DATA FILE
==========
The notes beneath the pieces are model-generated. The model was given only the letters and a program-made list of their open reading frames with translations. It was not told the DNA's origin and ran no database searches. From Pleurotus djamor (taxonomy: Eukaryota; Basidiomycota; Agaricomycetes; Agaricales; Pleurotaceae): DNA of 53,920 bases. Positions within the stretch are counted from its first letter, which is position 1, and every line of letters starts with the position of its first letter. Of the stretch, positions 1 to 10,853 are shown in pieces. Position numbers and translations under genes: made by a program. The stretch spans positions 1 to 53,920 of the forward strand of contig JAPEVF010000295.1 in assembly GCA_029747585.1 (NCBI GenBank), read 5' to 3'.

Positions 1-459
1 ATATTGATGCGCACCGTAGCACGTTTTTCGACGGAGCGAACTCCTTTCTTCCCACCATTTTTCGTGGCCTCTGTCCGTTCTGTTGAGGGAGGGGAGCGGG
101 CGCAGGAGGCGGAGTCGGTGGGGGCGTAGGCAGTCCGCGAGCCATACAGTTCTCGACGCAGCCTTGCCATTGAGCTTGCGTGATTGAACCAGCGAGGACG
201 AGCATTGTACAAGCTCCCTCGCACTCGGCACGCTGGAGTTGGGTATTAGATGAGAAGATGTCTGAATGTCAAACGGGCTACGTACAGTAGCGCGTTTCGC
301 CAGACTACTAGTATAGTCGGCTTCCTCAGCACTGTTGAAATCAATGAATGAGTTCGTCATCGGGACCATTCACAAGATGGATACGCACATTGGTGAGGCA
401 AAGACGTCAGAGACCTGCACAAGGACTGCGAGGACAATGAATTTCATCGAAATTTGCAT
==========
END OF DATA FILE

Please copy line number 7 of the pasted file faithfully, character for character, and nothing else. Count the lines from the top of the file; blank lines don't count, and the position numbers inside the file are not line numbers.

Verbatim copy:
401 AAGACGTCAGAGACCTGCACAAGGACTGCGAGGACAATGAATTTCATCGAAATTTGCAT